Cake
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    • Are manufacturers contributing to litter and waste and also impeding recycling efforts?

      "But one approach to recycling that many of these companies do not support has proved to actually work: container deposit laws, more commonly known as bottle bills, which cost them lots of money.

      In the 10 states where consumers can collect a few cents when they return an empty bottle or can, recycling rates for those containers are often significantly higher. In some cases, they are more than twice as high as in states without such deposits.

      For decades, beverage companies, retailers and many of the nonprofit groups they control have fought to kill bottle bill proposals across the country — with great success. Since 1987, only one state, Hawaii, has passed a bottle bill. This year, such measures have been proposed in at least eight states. Nearly all have been rejected or failed to gain traction.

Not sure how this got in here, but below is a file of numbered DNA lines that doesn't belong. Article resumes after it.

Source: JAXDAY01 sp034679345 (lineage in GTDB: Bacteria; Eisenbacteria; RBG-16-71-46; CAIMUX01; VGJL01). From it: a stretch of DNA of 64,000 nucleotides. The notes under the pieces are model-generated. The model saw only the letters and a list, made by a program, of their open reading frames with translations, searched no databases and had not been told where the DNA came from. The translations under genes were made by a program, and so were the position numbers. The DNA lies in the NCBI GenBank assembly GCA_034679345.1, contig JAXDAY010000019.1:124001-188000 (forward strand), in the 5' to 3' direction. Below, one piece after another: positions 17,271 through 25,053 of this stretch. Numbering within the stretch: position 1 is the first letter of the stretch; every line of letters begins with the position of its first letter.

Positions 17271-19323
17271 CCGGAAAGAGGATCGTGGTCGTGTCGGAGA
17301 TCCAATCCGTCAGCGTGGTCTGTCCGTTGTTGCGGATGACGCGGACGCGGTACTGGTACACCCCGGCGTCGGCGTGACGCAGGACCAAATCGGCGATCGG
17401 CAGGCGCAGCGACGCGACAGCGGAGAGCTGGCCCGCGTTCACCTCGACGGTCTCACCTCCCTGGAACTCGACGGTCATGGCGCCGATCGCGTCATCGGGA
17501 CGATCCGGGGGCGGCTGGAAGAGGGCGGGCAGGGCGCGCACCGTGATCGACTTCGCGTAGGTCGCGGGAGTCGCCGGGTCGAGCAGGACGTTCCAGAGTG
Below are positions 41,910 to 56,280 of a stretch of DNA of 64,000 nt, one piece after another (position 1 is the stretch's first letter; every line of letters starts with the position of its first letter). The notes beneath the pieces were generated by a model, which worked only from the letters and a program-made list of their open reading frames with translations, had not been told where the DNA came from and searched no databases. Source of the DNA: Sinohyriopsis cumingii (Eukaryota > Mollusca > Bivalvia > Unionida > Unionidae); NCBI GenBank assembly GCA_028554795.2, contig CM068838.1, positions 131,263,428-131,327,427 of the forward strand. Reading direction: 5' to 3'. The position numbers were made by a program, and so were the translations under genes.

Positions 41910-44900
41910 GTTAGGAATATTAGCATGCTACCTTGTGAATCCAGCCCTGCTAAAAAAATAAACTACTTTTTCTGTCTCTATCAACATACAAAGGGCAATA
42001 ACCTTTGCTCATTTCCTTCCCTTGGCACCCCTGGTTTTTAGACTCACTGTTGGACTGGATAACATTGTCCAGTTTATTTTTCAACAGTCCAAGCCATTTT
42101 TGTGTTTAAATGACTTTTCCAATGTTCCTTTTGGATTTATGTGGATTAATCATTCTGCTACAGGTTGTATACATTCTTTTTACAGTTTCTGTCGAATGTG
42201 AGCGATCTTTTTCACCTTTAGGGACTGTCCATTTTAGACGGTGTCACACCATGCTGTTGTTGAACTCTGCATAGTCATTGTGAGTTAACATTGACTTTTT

The result? Recycling in much of the country still depends almost entirely on the good will of consumers to place their used containers in a bin for pickup. The process is convenient, but means millions of bottles and cans head straight to a dump instead."

      California has had a bottle bill for several years and it seems to be working well. Folks are pretty diligent about recycling even if they don't care about getting their money back. And I see folks picking up litter that will get them money back.

    • While talking recently with someone living in a rural area, they mentioned such small towns are ending recycling programs due to costs and efforts involved. Perhaps the solution would be identifying some environment friendly materials in place of the plastic or even glass currently used. I know that's a far fetched idea when cutting costs is prioritized..